The Business of Commitment (Part II)

Do you have time to draft a brief? Absolutely.

Can you take on another client?

I have nothing but time. 

Meet me at the boys' basketball game?

I'll be there. 

Fix the fridge?

Sure. Okay. I'll do it.

Don't forget to take out the garbage?

Yeah. I'll get right to it.


Demands, demands, demands. They come screaming from every direction, require our attention, our commitment. In a world of seemingly endless requirements, of round-the-clock communication (whether by phone, text, email, Facebook messenger, Twitter, Instagram, Voxer, Slack, or Farmer'sOnly.Com) our time has become a commodity. It's always in demand. Always on the block. It can be purchased by anyone with two thumbs and access to a keypad. It's sold like stocks, like bonds, like cereal, beer, or fake-plastic-thingies. Time is oil, wheat, pork bellies, sugar.

The commodification of time is no new thing. In the good old days, my grandfather complained of his own time constraints, his ever-expanding to-do list. (Hasn't man always filled his time with the stuff of earth?) But with the proliferation of digital communication, we are traceable, trackable, and findable. We are always on. We are always for sale. And when your time is in demand (and when demand produces dollars) who wants to say no?*

As I wrote yesterday, this business of commitment is a tricky thing. I'm an accommodating fellow, one prone to yes ma'aming and sure thinging every request.  I sell, sell, sell my time. I sell future time. The commitments pile up. I sell and sell until the reality of choking down my one million item to-do list (or excusing the one million other commitments I failed to put on said list) sets in. I'm over-committed. I've oversold my most valuable commodity. And as any over-committer knows, broken promises are occasioned by over-selling time.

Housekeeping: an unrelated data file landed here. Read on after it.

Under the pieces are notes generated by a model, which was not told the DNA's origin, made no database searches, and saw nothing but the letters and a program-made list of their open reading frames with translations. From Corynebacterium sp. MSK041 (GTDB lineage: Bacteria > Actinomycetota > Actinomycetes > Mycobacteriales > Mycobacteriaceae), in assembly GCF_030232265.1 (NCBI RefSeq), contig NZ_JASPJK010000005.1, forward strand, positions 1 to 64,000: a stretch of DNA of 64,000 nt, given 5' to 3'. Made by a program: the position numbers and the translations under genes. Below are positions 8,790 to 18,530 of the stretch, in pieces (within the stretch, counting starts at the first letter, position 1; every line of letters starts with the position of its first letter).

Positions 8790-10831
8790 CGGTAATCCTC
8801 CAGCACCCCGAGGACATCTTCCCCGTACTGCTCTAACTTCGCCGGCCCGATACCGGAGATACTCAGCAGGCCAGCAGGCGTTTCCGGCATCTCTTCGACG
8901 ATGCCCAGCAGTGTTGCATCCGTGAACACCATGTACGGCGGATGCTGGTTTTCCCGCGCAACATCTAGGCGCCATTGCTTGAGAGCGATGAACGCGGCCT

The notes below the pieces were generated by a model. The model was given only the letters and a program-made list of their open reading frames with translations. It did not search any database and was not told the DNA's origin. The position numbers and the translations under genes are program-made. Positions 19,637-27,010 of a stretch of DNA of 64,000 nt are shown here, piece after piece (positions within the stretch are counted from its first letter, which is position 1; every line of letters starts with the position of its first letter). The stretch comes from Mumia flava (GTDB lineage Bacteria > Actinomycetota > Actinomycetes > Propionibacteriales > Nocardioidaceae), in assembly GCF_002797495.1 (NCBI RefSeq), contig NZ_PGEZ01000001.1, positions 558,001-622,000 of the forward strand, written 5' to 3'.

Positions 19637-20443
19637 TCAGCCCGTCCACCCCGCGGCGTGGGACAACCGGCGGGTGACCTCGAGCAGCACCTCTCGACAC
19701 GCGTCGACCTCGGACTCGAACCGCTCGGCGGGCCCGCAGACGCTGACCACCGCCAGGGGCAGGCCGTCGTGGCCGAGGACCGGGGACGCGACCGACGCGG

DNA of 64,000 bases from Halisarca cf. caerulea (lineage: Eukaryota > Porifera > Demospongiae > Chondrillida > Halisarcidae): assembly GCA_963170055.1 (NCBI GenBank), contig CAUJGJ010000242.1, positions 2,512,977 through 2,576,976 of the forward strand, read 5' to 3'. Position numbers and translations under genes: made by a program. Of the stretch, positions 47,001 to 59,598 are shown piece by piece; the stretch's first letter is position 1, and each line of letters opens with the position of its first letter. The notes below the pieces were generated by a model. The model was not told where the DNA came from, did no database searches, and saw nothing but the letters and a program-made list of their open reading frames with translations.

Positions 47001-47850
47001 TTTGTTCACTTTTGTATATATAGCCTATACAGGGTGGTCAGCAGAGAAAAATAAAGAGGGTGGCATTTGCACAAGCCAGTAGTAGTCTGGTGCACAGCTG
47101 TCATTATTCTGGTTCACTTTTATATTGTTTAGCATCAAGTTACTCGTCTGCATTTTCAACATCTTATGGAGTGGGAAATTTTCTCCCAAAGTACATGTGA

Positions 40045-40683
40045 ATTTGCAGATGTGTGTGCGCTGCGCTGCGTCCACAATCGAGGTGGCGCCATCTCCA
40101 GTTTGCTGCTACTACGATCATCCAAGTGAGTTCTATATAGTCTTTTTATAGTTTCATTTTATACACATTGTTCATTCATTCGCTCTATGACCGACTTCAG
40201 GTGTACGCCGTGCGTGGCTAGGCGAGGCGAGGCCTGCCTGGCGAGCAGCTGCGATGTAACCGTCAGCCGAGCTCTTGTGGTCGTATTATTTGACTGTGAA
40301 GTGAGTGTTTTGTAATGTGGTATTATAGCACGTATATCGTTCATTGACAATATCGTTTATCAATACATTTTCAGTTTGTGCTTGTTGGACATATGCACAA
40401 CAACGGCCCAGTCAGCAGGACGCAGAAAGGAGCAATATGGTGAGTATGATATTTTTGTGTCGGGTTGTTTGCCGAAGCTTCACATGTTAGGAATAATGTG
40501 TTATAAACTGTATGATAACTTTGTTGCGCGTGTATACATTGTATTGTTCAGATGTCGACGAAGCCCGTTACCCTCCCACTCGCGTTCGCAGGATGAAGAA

Here's the truth: my time can be purchased by anyone, but I don't have to sell it to everyone. Here's the corollary truth: following through on my commitments requires that I trade the immediate "yes" for the occasional "no."


*See "8 Things Successful People Do That Lazy People Do Not." ("Nobody likes being told no. That's why so many people say yes to things. They don't want to make others feel bad, or they don't want to sever current or potential friendships, or they don't want to be excluded from future possibilities, or they don't want to be looked down upon, etc.")


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